Okay, fine, I'll talk about Rent.
As is the case for most of us, my tolerance for drama and preference for the eclectic was much higher when I was younger. So back in the day, Rent came along at the perfect time. My friends and I were 19 and so were the characters. Naturally, I ran in Rent-loving circles; you probably did too. We played the soundtrack until it wore out. Literally... eventually I had to get a second copy.
I saw it several times; on Bostonway, not Broadway. So it became a Thing in My Life that I'd never be able to be objective about because "oh, Rent, I LOVED it when I was in college." I can never be too hard on it, just like I can never be too hard on Dave Matthews or Ben Folds or that stupid song Closing Time... it's the sentimental factor. For a lot of reasons, I wouldn't have liked it as much if I'd seen it today. So when the movie version comes out, with all the original Broadway actors, I'm in that gray area, negotiating with my college self.
It never should've been a musical. It would've been more compelling as a book, a movie, a series on HBO. Don't get me wrong; I know every breath of the songs on those CDs and like a lot of them. Wore out my first copy, remember. But honestly, the "lyrics" are essentially just dialogue set to music, often awkwardly. Plus any movie that features characters who randomly break into song immediately becomes such an easy target and often seems to lose more people than are willing to hang on for the ride.
Roger and Mimi make me crazy. I'm sorry, but have any two people prepared more to begin a relationship? They're not ready, you'll never truly understand me, but you just have to TRY, let's fight in the snow, come ON, this is your LIFE! Then they decide to give it a shot, but first they have to sing about their decision for twenty seven minutes. Great, no pressure there. Then Mimi almost dies and Roger starts frantically rhyming. Your eyes, as we said our goodbyes, what's the door prize, meaningful sighs, we're all going to dies. But it resuscitates her... never underestimate the potential healing power of wordplay.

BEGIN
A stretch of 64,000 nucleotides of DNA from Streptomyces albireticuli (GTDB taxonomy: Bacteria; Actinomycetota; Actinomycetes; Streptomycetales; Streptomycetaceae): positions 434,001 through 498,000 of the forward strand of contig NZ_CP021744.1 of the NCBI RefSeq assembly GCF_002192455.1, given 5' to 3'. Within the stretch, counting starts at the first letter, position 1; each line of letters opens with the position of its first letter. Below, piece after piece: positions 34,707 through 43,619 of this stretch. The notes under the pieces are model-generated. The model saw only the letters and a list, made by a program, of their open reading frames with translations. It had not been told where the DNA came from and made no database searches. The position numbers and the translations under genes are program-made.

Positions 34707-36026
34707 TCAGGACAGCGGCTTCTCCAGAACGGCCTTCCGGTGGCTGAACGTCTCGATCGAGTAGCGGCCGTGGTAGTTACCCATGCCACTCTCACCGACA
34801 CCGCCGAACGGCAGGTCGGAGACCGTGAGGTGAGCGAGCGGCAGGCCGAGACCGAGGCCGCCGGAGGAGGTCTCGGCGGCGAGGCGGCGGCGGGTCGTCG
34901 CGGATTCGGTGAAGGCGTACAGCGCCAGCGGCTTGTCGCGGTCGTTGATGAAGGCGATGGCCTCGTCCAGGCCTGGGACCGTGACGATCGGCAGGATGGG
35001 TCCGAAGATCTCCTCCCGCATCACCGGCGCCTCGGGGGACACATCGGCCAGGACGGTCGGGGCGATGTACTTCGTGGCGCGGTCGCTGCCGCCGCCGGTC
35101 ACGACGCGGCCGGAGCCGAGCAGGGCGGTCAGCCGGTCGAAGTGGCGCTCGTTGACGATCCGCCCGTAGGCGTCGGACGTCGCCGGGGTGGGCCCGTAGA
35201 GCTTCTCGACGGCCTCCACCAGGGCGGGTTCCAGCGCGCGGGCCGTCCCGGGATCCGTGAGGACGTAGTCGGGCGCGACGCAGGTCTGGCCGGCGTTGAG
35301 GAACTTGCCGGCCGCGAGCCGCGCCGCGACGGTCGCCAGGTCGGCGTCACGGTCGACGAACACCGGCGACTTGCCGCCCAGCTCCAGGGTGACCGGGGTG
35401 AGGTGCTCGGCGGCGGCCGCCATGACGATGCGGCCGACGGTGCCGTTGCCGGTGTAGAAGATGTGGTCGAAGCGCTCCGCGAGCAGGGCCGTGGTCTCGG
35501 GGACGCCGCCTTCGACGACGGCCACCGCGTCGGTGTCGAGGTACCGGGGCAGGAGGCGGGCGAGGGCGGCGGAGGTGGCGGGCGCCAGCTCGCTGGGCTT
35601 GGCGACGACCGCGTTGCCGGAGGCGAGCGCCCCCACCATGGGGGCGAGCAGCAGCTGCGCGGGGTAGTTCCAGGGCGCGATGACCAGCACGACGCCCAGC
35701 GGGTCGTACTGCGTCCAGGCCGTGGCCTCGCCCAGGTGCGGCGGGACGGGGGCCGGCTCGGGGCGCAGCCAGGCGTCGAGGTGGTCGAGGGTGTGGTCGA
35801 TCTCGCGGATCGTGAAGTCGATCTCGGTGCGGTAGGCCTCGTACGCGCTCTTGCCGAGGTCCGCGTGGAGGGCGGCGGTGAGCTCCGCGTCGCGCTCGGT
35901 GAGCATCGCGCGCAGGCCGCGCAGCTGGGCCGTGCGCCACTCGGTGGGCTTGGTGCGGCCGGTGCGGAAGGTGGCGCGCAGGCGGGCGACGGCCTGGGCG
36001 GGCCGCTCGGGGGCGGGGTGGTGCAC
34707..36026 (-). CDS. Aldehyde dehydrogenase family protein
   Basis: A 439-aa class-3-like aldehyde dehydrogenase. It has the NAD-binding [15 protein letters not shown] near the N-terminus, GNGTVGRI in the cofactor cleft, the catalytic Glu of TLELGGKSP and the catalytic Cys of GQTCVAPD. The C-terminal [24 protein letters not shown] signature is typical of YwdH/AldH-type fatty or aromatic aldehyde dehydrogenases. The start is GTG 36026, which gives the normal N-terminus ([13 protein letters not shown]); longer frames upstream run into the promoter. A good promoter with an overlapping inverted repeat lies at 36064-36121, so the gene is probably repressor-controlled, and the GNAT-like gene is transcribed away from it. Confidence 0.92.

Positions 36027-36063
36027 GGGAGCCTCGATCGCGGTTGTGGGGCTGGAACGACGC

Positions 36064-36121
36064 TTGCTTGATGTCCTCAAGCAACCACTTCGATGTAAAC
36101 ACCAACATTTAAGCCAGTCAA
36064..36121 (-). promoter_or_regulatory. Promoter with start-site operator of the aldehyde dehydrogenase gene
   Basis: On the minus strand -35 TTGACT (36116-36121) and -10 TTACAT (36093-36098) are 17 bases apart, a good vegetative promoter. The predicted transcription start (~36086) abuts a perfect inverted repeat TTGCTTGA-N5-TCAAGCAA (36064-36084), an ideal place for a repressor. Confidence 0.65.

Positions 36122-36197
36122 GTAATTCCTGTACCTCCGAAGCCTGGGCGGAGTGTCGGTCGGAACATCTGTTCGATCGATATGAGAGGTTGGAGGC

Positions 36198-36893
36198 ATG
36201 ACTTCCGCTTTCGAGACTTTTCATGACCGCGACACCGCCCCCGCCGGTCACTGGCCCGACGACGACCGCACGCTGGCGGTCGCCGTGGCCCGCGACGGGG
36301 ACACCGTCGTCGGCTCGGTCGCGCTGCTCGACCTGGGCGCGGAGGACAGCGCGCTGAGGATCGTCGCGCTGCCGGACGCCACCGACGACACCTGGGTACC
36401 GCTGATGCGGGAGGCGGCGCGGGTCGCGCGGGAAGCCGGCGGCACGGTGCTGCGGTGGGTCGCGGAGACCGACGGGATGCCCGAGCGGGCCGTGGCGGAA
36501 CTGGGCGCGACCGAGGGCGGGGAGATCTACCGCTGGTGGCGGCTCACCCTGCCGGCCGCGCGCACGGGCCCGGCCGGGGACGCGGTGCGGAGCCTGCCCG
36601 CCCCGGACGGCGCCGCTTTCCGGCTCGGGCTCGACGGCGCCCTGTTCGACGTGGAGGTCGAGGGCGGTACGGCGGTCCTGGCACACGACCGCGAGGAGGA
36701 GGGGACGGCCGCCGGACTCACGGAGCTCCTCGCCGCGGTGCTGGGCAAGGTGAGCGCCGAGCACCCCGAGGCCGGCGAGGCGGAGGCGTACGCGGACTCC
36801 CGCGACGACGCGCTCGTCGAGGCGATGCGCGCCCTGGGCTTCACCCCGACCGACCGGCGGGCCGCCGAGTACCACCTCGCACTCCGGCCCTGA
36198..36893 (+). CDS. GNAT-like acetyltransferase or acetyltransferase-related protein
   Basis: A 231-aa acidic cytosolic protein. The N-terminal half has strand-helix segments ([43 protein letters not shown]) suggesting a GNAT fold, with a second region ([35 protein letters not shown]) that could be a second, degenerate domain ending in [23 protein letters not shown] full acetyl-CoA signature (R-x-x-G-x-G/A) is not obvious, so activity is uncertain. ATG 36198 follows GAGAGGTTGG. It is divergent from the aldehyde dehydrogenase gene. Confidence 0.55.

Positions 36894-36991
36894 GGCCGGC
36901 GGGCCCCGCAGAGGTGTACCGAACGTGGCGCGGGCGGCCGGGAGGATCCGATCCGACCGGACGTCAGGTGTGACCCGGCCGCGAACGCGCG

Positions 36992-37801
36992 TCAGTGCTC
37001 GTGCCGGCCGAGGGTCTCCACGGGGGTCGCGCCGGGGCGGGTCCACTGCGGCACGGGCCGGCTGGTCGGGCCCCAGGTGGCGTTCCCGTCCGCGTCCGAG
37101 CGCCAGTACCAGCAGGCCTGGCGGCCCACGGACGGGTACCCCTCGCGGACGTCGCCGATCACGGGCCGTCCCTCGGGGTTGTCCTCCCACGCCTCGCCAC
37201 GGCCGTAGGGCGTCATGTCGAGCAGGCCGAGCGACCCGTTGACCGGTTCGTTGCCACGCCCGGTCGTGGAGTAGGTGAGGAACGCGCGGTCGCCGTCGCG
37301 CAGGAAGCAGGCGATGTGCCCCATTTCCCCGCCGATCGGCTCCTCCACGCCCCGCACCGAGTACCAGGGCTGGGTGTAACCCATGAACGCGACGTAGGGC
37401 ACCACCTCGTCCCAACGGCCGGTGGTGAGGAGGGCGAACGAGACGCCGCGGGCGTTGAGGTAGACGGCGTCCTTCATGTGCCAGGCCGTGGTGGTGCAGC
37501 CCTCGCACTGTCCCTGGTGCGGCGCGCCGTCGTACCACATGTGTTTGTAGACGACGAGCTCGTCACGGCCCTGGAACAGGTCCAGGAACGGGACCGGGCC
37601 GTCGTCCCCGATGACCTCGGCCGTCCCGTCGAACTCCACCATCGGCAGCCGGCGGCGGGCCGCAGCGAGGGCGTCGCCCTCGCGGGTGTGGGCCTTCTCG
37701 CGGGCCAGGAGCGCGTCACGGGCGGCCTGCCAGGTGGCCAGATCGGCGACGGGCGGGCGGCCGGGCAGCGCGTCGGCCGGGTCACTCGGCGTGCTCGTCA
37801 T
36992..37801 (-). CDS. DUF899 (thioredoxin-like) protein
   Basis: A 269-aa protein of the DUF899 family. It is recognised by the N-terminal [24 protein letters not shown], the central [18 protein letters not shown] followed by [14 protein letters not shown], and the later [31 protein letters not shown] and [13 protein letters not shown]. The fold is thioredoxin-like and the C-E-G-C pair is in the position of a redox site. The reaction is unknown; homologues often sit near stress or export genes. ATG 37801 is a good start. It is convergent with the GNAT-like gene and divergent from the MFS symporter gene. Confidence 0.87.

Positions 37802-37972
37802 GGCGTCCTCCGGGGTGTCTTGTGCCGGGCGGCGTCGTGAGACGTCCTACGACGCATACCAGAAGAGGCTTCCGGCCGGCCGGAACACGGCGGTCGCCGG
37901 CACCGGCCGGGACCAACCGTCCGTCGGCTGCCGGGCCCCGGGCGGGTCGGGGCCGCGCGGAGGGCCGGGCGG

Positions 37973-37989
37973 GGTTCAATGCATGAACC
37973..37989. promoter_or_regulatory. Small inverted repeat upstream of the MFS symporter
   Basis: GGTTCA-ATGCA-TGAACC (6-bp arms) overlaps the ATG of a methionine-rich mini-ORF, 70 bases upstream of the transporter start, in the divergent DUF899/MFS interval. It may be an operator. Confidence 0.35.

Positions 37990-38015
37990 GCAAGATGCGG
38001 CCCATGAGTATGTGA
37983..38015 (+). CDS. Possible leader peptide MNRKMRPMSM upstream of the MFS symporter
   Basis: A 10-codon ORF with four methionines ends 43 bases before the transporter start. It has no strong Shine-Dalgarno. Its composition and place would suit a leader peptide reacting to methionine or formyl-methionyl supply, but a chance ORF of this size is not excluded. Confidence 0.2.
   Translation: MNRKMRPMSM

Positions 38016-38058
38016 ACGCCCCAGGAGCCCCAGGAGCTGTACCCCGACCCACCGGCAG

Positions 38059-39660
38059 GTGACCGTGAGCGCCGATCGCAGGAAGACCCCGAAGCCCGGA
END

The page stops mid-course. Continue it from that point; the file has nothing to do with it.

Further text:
I turned to my friend and asked her if you know you're old when you suddenly realize that Benny has some valid points. All my friends who loved Rent in their penniless, scrounging-for-alcohol days now have mortgages and kitchens lousy with Crate and Barrel. The Age of Rent seems to have ended, for us anyway.
Most ironic of all was seeing this movie about love and friendship with the Bride, who used to be my best friend and my original Renthead buddy before she sold her soul. I hadn't seen her in months and she insisted that we see it together. I forced myself to be a sport, but I hated being around her, and was mad at myself for being a sellout. Then I thought, how Rent-appropriate; it really wouldn't be right if I wasn't feeling overly emotional. So after all, Jonathan Larson has the last laugh.